* Newspaper said Pictet accepted money from UBS clients
* Pictet says not targeted by U.S. tax authorities
* Says data handover took place in November 2010
ZURICH, May 6 (Reuters) - Swiss bank Pictet said on Sunday it handed over bank account details to U.S. authorities probing cases of tax evasion, as a newspaper reported it had accepted funds from two former UBS clients suspected of having cheated on taxes.
Pictet said in a statement the data handover took place in November 2010 via the Swiss tax office, which had received a request for assistance from its U.S. counterparts.
This is the latest episode in an ongoing dispute between the United States and Switzerland over wealthy Americans accused of avoiding taxes by hiding money in secret Swiss accounts.
Eleven Swiss banks - including Credit Suisse and Julius Baer but not Pictet - are under scrutiny by the United States for aiding U.S. citizens suspected of tax dodging.
Banking secrecy has helped the Swiss build up a $2 trillion offshore wealth management industry.
Citing 130 pages of court documents, the SonntagsZeitung said that two U.S. citizens transferred more than $2 million to accounts at the private bank Pictet, registered under the names of two front companies in Switzerland, at a time when UBS was under scrutiny by U.S. authorities investigating tax evasion.
The article, which was also carried in the French-language Le Matin Dimanche, did not say whether the U.S. authorities might take action against Pictet.
In its statement, Pictet did not say from which bank it had received a money transfer or how much it was. The Geneva-based bank said it closed the accounts in 2010.
Pictet said it was not being accused of breaking U.S. law.
“Moreover, we vigorously refute any allegation that Pictet is being targeted by the U.S. tax authorities,” it said, adding there had been no subsequent data handovers after November 2010.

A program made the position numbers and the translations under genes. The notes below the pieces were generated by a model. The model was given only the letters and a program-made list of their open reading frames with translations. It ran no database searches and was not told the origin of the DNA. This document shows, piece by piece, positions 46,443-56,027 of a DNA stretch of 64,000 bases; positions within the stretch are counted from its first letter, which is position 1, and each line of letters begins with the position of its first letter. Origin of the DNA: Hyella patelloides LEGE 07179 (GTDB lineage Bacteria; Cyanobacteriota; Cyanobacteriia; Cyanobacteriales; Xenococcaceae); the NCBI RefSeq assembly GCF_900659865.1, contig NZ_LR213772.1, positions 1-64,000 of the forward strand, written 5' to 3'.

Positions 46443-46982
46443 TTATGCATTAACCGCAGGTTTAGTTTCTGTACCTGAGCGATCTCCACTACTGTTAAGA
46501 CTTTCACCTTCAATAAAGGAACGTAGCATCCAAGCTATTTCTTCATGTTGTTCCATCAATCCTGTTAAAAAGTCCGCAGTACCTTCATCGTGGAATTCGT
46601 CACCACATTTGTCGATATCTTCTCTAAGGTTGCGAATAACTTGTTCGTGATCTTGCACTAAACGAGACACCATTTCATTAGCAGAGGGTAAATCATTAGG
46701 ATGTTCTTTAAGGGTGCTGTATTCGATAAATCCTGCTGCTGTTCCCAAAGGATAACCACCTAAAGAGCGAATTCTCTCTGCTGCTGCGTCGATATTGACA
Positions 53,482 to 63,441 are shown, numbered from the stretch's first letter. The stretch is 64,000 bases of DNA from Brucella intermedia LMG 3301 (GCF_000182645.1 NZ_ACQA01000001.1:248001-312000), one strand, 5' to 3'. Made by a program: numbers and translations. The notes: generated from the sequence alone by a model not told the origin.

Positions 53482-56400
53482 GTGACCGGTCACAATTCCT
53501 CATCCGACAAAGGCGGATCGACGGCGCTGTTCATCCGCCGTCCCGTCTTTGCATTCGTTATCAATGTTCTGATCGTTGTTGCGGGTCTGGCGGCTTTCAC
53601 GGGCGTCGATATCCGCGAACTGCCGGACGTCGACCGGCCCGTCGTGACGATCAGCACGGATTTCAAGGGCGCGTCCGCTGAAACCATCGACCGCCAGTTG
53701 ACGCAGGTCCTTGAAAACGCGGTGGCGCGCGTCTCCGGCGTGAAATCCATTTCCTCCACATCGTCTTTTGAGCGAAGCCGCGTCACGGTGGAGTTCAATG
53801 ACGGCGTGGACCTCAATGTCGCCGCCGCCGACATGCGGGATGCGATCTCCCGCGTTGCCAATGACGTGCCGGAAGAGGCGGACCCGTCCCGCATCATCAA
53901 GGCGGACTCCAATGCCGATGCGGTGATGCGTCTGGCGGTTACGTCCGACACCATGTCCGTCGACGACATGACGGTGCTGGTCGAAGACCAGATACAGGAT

“The affair referred to in the Sunday newspapers was handled in full compliance with US and Swiss legal requirements,” it said.
Finance Ministry spokesman Roland Meier declined to comment on the report.
The investigation into the 11 Swiss banks was fed by data culled in a crackdown on UBS, which that bank settled in 2009 by handing over thousands of client data, paying a fine and admitting wrong-doing.
In a related interview with the SonntagsZeitung, Patrick Odier, president of the Swiss Bankers Association, said another case like that of Wegelin & Co. could not be ruled out.
Wegelin, Switzerland’s oldest bank, buckled under the pressure of a long-running campaign by U.S. tax authorities and broke itself up in January. Wegelin had accepted money from UBS clients suspected of dodging tax.
“U.S. authorities could have enough material to weigh on banks other than those on the 11-bank list,” Odier said.
Switzerland is trying to get investigations into 11 banks dropped in return for the payment of fines and the transfer of U.S. client names. It is also seeking a deal to shield the remainder of its 300 or so banks from U.S. prosecution.
Swiss Finance Minister Eveline Widmer-Schlumpf has said she hoped for a deal before the end of the year.
“We need to draw a line under it, so there are no more charges,” Odier said.
Odier also said he did not know how high any fines would be, but that any money due would be divided up amongst the Swiss banks based on the size of their U.S. client base.
Switzerland has also been locked in a similar tax dispute with Germany. The two countries last year agreed to tax secret offshore accounts but are still arguing over whether the deal is too lenient or not.
“Switzerland has made many concessions to Germany,” Odier was quoted as saying. “More is not possible.”